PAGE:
March-April 2020

Issue link:

Contents of this Issue


Page 35 of 47

36 PalletCentral • March-April 2020 NWPCA SCORES BIG WIN WITH EPA ON BIOMASS RESIDUALS BIOMASS By Patrick Atagi Y ou may or may not be a fan of the '80s TV series The A-Team, but you probably know the famous catchphrase from the show: "I love it when a plan comes together!" And the plan came together for a win for the pallet industry. NWPCA resolved a quintessential problem in Washington, DC, where a minor technical glitch causes a significant problem. In this case, the disposal of recycled wood pallet biomass. The issue was all caused by an oxford comma, a small dot, or lack thereof. 9) Railroad ties, pressure-treated wood or pallets; It's going to get a bit political wonky here, but please indulge and read on. It's an exciting story. The lack of an Oxford comma after pressure treated wood in (9) above, as part of the EPA regulation on residential wood heaters, meant that the Pellet Fuels Institute (PFI) interpreted the language to mean all pallets. This led to the PFI certification of wood pellet fuel that restricted the use of recycled wood pallets under their current standards. The PFI interpretation led to an essential ban on recycled pallet wood in wood pellets. What does this mean? It means that wood stoves using non-certified pellets would, at minimum, void their warranty, stated in owner's manuals, and in their product warranties. Thus, an incentive not to use wood pellets using recycled wood pallets. An opportunity to make a change - On March 16, 2015, the Environmental Protection Agency (EPA) issued a final rule revising the Standards of Performance for New Residential Wood Heaters. 80 Fed. Reg. 13,671 (Mar. 16, 2015). In that rule, the EPA promulgated regulations governing requirements for pellet fuel. As previously noted, as written, however, this prohibition should apply only to pressure-treated wood or pressure-treated pallets given the absence of the Oxford comma. The limited application of this exemption is also apparent given that railroad ties and pressure-treated wood are both chemically treated wood products. Not all wood pallets are constructed from pressure-treated wood. In fact, most are not. An opportunity provided itself to fix the oxford comma because the regulation was opened-up for comments and revision. Under the PFI Standards Program, wood pellets with wood pallet residuals could not be certified. This is of grave concern across the industry that these pallets would be diverted to landfills, rather than recycled as a renewable fuel source. The exclusion also causes a financial hardship on the small, family businesses that count on the pellet market for their pallet residuals. Instead of receiving "Working Together Works!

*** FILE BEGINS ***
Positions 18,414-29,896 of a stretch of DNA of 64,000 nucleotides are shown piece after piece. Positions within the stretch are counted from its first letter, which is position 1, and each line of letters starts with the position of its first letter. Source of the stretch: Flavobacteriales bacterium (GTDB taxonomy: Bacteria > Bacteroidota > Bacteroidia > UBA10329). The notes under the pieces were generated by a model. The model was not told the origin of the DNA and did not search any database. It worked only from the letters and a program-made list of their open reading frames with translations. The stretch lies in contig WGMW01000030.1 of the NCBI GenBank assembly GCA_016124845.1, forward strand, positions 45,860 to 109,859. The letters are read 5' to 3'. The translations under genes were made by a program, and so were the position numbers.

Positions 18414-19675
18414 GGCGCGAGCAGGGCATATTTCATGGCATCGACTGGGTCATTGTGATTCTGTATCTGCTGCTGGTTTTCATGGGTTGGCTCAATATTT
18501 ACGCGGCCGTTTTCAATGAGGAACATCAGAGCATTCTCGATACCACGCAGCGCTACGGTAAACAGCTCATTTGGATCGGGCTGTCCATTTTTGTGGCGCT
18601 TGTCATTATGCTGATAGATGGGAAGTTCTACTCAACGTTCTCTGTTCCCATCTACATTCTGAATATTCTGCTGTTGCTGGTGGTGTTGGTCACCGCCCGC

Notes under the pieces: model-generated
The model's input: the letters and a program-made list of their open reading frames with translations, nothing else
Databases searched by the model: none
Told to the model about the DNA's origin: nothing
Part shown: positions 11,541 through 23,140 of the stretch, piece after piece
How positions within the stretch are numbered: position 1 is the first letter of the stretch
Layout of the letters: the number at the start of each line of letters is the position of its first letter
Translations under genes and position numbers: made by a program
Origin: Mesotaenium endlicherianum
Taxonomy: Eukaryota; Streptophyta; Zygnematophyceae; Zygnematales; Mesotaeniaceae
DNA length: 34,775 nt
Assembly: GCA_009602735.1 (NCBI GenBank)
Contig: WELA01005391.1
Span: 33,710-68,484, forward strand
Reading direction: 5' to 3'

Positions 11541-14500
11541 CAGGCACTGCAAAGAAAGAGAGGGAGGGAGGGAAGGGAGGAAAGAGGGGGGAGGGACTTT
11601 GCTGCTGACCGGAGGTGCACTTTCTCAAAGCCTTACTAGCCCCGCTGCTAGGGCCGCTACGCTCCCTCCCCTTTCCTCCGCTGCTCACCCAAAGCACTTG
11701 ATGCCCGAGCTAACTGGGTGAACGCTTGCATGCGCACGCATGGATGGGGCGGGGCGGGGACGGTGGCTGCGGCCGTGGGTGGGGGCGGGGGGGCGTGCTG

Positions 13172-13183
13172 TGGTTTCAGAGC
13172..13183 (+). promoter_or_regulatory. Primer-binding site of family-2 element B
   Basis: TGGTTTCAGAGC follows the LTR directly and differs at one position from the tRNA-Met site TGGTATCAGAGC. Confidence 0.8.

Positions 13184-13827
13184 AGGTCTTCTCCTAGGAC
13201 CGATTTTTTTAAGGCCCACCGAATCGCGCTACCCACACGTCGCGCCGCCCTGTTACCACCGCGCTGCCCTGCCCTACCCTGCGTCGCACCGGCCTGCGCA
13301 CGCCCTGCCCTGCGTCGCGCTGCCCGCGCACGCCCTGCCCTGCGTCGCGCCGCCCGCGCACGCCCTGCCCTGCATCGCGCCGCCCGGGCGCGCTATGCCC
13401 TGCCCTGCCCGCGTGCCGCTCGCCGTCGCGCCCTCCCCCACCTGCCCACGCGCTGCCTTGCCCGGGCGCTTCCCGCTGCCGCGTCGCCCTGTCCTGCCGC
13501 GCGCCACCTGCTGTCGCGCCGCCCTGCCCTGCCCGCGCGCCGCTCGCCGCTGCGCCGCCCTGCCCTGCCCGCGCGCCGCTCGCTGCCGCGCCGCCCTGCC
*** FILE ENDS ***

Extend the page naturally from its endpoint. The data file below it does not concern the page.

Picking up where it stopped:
Articles in this issue

Links on this page

view archives of palletcentral - March-April 2020